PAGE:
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The Now, The New & The Next in Careers

Shifting into a Female-Dominated Career

16 Jan 2012 4:24 PM | Anonymous

By Joan Runnheim Olson

I recently interviewed Jeff Johnson, who is working in a female-dominated career as a surgical technologist. Check out the interview below:    

What has been your career path?  I served in the Navy for four years specializing in aircraft maintenance. After my military service I attended college and earned my license as an aircraft maintenance technician. Following that I worked for 3+ years as a test technician for Ball Aerospace where I tested satellites for the space program. Next I worked for as an aircraft maintenance technician for two commercial airlines. After 20+ years of working in this field, I was laid off. At that time I decided to get retrained and went back to college earning my certification as a Surgical Technologist. I currently work for an orthopedic surgery center in the Midwest.

Were you encouraged to pursue work in a female-dominated industry?  I wasn’t encouraged to work in this field; however, the medical field has always held an interest for me. Another reason I chose this line of work is because of the high demand. There will always be a need for surgical technologists.

What kind of training was required for this career?  This type of work requires two years of formal training at a college which includes classes such as anatomy, physiology, medical terminology, and clinical rotations.

Describe a typical day on the job? A typical day on the job starts with reviewing the surgeries for the day; selecting proper instruments; setting up equipment required for special procedures; preparing the operating room for surgery; maintaining a sterile environment; setting up the sterile instruments for the procedure; assisting the surgeon by passing correct instruments and whatever else is required for that particular surgery.

What skills are important for your career? My job requires being detail-oriented, having excellent organizational skills, and the ability to work well in a team setting. It also requires being able to work in a fast-paced environment with ever changing technology.

What is the salary range for surgical technologists?  The median expected salary for a typical Surgical Technologist in the United States is $39,983, according to Salary.com. Those that specialize in a certain area can expect a higher salary.

What is the job outlook for your type of career? I would say it is very good, and I see positions open all of the time. It’s also a portable career meaning you can move anywhere and shouldn’t have a difficult time finding work.

How do you move up in your career?  You can pursue further training and specialize in different types of surgeries, e.g., heart or robotic surgery.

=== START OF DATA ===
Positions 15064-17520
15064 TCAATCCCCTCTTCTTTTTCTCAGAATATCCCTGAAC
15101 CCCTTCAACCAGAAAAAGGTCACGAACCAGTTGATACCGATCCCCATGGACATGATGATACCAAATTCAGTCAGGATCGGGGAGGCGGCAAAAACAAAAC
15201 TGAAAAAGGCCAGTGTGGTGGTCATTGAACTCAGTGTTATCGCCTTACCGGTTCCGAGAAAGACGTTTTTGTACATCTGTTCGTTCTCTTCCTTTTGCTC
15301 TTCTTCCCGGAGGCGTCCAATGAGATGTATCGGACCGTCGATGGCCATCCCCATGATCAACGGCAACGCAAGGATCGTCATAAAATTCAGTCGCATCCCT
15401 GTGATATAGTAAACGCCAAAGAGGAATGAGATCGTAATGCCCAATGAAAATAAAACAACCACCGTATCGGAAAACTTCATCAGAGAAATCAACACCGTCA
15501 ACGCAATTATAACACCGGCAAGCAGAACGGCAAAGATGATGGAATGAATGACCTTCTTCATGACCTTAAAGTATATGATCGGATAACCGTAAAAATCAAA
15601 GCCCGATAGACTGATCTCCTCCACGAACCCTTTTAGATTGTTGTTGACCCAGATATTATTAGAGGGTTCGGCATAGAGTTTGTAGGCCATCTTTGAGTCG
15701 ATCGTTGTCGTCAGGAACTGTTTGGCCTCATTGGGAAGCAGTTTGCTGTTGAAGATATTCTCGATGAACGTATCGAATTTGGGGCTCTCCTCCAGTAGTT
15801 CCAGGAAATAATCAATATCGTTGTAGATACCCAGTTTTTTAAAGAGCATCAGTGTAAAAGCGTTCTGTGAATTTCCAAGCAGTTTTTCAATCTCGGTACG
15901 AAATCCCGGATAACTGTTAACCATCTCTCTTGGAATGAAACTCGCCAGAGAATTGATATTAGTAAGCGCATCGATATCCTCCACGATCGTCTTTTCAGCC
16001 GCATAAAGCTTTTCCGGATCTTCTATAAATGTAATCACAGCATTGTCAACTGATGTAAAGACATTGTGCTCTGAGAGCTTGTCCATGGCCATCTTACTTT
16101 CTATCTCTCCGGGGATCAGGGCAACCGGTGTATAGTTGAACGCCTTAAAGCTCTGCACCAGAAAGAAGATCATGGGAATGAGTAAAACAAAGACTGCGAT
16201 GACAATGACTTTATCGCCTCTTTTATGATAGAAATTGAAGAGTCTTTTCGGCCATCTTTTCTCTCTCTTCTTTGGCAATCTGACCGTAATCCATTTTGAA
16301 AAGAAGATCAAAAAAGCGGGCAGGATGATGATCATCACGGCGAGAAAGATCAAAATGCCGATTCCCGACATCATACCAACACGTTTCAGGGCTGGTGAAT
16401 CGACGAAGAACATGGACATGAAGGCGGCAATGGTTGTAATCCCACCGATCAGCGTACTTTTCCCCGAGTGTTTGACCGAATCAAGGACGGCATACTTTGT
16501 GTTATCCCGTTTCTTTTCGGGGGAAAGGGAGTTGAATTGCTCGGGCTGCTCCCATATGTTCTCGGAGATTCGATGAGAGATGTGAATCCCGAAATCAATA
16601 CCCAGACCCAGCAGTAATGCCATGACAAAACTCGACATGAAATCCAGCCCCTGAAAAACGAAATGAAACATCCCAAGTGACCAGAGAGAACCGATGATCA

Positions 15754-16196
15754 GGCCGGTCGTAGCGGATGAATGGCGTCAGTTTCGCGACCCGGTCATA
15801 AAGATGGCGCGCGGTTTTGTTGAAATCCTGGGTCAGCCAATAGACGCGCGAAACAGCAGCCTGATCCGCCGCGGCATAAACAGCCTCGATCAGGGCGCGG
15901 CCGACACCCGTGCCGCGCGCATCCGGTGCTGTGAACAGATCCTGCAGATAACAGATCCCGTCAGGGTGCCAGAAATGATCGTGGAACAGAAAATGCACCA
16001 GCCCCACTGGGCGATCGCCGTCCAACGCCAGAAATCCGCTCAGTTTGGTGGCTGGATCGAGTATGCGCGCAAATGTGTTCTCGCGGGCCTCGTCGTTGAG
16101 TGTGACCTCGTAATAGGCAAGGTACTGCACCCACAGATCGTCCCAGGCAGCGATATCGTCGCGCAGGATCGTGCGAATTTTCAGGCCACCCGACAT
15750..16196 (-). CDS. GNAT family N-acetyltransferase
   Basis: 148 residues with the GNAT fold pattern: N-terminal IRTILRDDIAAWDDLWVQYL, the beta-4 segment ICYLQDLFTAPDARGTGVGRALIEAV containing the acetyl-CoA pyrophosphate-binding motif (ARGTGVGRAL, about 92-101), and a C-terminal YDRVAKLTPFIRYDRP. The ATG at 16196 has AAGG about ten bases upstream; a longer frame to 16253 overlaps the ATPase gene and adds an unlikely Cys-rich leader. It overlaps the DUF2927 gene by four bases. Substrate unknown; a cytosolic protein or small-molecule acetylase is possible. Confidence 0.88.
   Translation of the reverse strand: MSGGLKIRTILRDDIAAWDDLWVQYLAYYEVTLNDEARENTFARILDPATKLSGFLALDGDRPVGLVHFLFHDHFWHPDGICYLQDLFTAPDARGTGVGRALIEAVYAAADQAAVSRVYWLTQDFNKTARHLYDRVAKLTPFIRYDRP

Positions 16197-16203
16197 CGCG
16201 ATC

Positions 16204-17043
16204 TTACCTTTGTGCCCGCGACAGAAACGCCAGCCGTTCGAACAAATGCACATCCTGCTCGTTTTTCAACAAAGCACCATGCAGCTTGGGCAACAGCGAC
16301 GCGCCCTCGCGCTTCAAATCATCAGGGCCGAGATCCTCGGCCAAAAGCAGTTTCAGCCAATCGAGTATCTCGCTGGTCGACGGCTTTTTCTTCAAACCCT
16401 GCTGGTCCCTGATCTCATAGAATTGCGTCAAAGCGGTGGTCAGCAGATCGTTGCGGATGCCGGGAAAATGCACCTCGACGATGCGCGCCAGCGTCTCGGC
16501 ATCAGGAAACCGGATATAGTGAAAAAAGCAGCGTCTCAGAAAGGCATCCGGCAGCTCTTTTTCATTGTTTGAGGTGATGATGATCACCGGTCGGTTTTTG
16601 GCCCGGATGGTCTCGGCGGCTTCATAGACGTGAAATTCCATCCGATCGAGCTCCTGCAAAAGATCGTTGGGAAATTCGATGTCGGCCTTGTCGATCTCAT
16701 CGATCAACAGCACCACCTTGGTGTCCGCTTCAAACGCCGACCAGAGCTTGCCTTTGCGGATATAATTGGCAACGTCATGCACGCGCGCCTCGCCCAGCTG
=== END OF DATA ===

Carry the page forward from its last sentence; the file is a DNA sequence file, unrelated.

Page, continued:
What challenges have you faced working in a female-dominated career?  In my prior career I worked with all men and shifting to working with mostly women required a bit of an adjustment. While men tend to not share how they are feeling, I have found that women tend to be more open about it, which can be helpful in a working relationship. If there's a problem, you know it.  Having three daughters and growing up with five sisters I am accustomed to being around females which helped ease the transition.

What do you enjoy most about working in a female-dominated career?  I enjoy helping people and the variety of people I work with as a team. Plus, working with mostly females, there is always good food around.

What advice would you give to males who may be considering a nontraditional career?  If you enjoy helping people, consider exploring career options in the medical field. With the aging baby boomer population, I feel that these types of jobs are readily available and secure even in a shaky economy.

Note: According to the Bureau of Labor Statistics, employment of surgical technologists is expected to grow 25 percent between 2008 and 2018, much faster than the average for all occupations, as the volume of surgeries increases. The number of surgical procedures is expected to continue to rise as the population grows and ages.

Older people, including the baby-boom generation, which generally requires more surgical procedures, will continue to account for a larger portion of the U.S. population. In addition, technological advances, such as fiber optics and laser technology, have permitted an increasing number of new surgical procedures to be performed and also have allowed surgical technologists to assist with a greater number of procedures.

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